White House to share ransomware data with allies -source

General view of the White House in Washington

By Trevor Hunnicutt and Zeba Siddiqui

WASHINGTON (Reuters) - The White House is working to finalize as soon as Tuesday a new policy outlining how governments should respond to ransomware attacks, including sharing information on attackers and the accounts they use to collect ransoms, a senior administration official with knowledge of the matter said.

Ransomware is a type of cyberattack where hackers lock up a victim organization’s systems and demand ransom in exchange for unlocking it. It hits a range of industries every year, from schools and hospitals to critical infrastructure departments and the government. Analysts say ransomware attackers also increasingly steal sensitive data to extort victims.

The White House has long advised against paying ransoms and has been pushing other countries to make the same commitment.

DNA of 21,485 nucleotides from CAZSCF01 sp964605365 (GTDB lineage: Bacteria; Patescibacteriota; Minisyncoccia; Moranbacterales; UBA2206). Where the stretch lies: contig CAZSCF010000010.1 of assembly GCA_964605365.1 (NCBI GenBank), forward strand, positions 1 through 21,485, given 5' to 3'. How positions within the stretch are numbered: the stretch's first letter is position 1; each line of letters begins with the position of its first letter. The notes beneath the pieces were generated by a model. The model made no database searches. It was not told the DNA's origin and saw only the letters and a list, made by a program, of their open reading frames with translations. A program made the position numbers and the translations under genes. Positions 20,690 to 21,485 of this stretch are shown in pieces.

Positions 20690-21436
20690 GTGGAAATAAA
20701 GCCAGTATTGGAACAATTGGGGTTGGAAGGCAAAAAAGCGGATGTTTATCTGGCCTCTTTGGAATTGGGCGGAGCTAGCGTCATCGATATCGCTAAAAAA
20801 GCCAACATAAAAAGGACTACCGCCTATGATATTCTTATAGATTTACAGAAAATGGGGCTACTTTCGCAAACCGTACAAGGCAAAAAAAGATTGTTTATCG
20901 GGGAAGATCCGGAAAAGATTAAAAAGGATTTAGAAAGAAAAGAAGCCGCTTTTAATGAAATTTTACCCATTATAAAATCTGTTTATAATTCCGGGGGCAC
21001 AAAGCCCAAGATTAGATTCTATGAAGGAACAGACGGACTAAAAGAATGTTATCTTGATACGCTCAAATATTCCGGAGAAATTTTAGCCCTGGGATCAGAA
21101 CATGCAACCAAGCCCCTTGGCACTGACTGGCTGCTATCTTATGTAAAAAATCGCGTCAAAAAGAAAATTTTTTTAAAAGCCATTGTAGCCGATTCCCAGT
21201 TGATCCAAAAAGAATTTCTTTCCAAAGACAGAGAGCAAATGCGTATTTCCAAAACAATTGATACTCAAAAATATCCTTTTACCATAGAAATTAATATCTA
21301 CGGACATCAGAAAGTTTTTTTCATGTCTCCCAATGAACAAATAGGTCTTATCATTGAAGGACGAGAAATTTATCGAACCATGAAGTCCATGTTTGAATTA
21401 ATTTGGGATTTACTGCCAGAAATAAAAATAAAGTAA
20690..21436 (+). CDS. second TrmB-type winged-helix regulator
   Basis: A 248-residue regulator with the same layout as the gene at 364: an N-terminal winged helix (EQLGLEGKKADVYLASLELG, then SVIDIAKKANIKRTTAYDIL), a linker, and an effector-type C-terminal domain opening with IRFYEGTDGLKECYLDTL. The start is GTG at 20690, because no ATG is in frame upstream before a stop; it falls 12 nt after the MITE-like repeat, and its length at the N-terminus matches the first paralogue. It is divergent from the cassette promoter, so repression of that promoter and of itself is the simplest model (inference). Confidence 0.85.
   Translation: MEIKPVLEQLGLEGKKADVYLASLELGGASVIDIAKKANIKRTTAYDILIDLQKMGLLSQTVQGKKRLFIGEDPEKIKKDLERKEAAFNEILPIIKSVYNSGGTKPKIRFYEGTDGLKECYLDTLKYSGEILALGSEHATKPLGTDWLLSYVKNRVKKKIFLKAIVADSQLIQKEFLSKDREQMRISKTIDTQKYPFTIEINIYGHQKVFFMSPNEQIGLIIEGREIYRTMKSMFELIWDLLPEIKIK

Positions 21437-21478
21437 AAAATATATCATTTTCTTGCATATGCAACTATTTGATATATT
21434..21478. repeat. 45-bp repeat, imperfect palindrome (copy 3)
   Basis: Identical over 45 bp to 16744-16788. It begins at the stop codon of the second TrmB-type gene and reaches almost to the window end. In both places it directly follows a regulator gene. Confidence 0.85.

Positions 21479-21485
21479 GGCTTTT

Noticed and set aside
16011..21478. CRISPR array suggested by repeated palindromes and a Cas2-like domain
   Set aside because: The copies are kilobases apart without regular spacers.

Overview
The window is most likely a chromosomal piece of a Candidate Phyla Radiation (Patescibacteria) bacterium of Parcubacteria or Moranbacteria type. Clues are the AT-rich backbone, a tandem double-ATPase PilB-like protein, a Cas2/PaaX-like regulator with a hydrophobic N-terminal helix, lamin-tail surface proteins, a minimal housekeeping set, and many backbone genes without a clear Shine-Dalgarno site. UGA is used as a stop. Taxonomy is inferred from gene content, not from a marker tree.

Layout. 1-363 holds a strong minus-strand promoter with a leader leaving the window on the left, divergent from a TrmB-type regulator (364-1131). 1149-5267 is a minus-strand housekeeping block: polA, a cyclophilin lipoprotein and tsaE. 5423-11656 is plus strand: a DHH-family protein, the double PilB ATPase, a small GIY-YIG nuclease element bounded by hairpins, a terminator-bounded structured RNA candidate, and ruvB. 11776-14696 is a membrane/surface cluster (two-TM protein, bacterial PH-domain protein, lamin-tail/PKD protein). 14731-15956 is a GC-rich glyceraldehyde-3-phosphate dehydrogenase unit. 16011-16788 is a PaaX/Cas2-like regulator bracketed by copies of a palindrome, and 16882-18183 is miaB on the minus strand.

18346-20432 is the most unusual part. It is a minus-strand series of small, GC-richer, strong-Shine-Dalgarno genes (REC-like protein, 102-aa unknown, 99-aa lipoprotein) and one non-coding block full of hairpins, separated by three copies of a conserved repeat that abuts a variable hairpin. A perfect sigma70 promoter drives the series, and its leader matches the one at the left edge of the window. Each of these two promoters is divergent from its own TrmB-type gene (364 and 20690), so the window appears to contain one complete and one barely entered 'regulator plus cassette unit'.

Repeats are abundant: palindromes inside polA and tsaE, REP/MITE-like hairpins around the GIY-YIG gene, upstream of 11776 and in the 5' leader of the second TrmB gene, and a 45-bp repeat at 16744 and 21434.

During the third International Counter Ransomware Initiative, the administration will announce “significant” outcomes, including initiatives for sharing information on the ransomware attackers between counties.

“We're committing to sharing bad wallets - wallets that are used to move illicit ransom funds - as well as a number of other related projects,” the official said.

Figuring out the scale of ransomware attacks can be tricky because many companies don’t report them. According to the data platform Statista, globally organizations detected 493.33 million ransomware attack attempts last year.

The criminals behind these hacks often used data from victims in one country to wage attacks on organizations in another country, which makes alliance across countries essential in fighting them, the official said.

A U.S.-led alliance aimed at tackling these threats now includes 50 countries – from Nigeria and Costa Rice to Singapore and South Korea – said the official, adding that the Interpol and the European Union were also part of it.

That geographical breath reflects the U.S. government belief that “we have to work to ensure that all the digital connectivity we rely on for our citizens is secure,” said the official.

(Reporting by Trevor Hunnicutt and Zeba Siddiqui; Editing by David Gregorio)